Did you ever see the 2002 movie Catch Me If You Can? It was based on the true story of Frank Abagnale Jr., a master conman who managed to swindle millions of dollars by the time he was twenty-two years old. During the course of his short career, he successfully impersonated a Pan Am pilot, a doctor and a legal prosecutor, before finally being arrested by the FBI agent who had made it his personal mission to catch him.
While I’m not glorifying the legal and moral deficiencies afflicting Frank, I can’t help but admire the confidence that he must have possessed to be able to successfully pull off such high-profile cons. Confidence is something that I’ve lacked my entire life.
I’ve written and published eleven novels, and have even sold a few copies of them. My monthly royalty statements from Amazon are usually in the triple digits, if you count the two digits that come after the decimal point.
I know there’s a lot more I need to do to market and promote my books, but never having learned about business and finances when I was young, I never felt confident that I could ever be successful. People like Stephen King, Michael Crichton, Dan Brown, and others who routinely sell millions of copies of their books always fascinated me, but their success always seemed out of my reach. I felt like an impostor trying to insinuate myself into their world, but without Frank Abagnale’s confidence to pull it off.
When Linda and I started thinking about moving overseas, I started looking into ways to support the venture with my writing. Online research was something I was accustomed to doing while writing, but now my research was about writing, for a living.
One program that I discovered and purchased was 21 Days to Freelancing Success Abroad, a program put out by Barefoot Consultants (barefootconsultants.com). Barefoot Consultants was connected to AWAI, American Writers and Artists Institute (awai.com), and from them, I downloaded tons of PDFs about freelance writing, finding my niche, learning to write SEO content (Search Engine Optimization), how to find clients, etc.
The 21 Days course was an online program consisting of several prerecorded videos, multimedia modules and PDFs, and one of the main focuses of the program was learning how to make the best use of freelance job sites, particularly Upwork (upwork.com). The instructor, Winton Churchill (really!), walked me through what to do and what not to do in creating my profile page, what to look for in finding jobs, how to determine if a potential client was a good one, and more.
As I said in the previous chapter, he said that it’s not at all uncommon to put out ten or twenty proposals before one is accepted. After I put up my profile page and started looking for work, I found this listing:
We seek a writer for Wormhole, a site concerned with de-stigmatizing the dark side of life. In all of our writing, we aim to discuss the sides of life that no one sees. We approach it from a creative standpoint; our articles read less like research papers, more like short stories.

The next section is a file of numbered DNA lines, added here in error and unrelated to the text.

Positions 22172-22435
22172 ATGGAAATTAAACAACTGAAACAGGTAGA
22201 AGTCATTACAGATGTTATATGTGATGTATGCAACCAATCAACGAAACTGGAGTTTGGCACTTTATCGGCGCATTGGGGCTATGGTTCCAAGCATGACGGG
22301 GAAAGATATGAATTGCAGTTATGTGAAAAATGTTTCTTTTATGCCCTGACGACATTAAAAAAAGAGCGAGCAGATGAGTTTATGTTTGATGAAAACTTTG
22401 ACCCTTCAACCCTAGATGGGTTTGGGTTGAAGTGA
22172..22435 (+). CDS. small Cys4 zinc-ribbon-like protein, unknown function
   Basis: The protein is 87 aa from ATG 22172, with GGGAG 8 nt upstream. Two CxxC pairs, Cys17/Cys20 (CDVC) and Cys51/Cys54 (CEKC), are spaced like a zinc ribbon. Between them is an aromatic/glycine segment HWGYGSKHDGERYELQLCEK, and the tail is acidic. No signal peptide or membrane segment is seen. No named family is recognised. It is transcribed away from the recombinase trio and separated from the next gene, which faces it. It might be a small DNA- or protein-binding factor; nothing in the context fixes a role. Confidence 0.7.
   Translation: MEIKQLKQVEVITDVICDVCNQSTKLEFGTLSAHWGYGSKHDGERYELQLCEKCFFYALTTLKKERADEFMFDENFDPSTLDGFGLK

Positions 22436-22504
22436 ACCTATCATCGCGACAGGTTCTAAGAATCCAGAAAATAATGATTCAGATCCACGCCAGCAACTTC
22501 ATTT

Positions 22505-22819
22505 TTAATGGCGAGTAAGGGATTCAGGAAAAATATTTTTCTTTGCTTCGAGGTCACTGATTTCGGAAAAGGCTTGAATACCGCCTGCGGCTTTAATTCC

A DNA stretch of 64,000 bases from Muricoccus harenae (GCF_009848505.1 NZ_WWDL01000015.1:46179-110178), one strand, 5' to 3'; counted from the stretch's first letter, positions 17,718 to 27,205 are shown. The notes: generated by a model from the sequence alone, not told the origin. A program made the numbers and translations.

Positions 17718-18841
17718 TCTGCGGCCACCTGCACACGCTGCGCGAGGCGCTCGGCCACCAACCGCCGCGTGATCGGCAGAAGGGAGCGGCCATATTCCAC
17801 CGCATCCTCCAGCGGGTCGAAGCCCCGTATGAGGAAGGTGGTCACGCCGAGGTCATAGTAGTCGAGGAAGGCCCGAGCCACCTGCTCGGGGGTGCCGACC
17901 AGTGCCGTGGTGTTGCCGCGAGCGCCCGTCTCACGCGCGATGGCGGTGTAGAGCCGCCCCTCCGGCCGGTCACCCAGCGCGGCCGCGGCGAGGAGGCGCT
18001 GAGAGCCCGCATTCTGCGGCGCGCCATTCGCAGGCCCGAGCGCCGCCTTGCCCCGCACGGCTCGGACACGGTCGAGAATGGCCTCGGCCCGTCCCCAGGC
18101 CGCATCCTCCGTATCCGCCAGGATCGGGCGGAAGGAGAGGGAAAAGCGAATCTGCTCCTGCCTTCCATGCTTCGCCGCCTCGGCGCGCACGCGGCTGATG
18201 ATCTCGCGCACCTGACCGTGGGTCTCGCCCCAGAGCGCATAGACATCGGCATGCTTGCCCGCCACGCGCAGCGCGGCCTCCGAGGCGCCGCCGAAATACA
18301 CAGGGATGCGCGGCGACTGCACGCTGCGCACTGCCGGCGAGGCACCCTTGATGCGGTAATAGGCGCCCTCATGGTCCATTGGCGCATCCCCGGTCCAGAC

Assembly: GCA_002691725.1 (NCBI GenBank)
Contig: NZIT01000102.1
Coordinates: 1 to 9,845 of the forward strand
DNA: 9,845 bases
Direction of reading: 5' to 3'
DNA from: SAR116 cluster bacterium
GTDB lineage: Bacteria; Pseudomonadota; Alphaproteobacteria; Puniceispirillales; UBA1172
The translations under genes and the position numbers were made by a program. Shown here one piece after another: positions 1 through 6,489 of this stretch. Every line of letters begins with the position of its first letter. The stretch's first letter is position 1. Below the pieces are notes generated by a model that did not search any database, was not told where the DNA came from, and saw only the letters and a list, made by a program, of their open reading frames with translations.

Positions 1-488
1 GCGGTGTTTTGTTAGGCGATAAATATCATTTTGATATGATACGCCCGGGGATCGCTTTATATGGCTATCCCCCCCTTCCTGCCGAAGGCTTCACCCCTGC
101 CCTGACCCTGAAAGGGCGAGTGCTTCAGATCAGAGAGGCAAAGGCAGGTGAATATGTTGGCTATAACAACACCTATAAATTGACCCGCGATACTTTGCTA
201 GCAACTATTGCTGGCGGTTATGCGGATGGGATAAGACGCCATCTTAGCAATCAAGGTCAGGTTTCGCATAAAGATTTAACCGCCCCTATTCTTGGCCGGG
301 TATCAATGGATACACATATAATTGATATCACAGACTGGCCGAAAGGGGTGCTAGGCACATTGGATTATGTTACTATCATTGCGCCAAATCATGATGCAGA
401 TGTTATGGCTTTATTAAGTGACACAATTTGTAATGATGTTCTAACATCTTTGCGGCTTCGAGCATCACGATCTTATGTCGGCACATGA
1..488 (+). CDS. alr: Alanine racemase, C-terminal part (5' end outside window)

We’d like a writer to compose an article about depression, and about putting up walls around them. This will be written in a first-person, internal monologue format. The writer should start the story by imagining what it’s like to not feel depressed — to be going about life in a clear-eyed, confident way. Then, the writer should transition into how the main character really feels, their self-doubt, their mistrust of the world, the joy sapping out of their surroundings. Have they shut people out of their lives, people whom they used to trust? Why? How does it feel? The writer should emphasize thoughts related to how the main character feels about themself, daily situations that wouldn’t affect most people, how they think others see them, and finally, how they think it might feel to be happy.
We value our artists’ creativity, and so if the writer has another approach they think would work, we’re more than open to hearing it. 1000-1500 words. 7 days for First Draft. 3 days for Final Article.
Depression is a topic I’m familiar with. I’ve suffered bouts of it myself and had already written two blog posts about it. (I included both of those blog posts as samples in my proposal.) But this was different. It wasn’t to be a cold, clinical article, but a short story. I could do that!
Chris, the client, accepted me and paid me $60 for my short story. Plus a $10 bonus because he really liked it. “By far the most creative piece I have read so far. Wow. It’s absolutely perfect and extremely creative.”
I know, $70 isn’t a lot for an original 1200 word story, but that wasn’t the point. Winton Churchill said that, in the beginning, it’s important to take smaller jobs in order to get ratings on my profile page. With no ratings, I look like a newbie, and the bigger jobs will be out of my reach. This first job was, for me, a slam dunk since the story appeared fully-formed in my head and practically wrote itself within a day, so I was well under the deadline, too. I got myself a rave review and a five-star rating for that.
I wrote another short story for Wormhole a week or two later, for similar pay and similar rating. With two successful writing jobs under my belt, I felt a little more confident to tackle bigger, better-paying jobs.
My confidence, it turned out, may have been a little misplaced.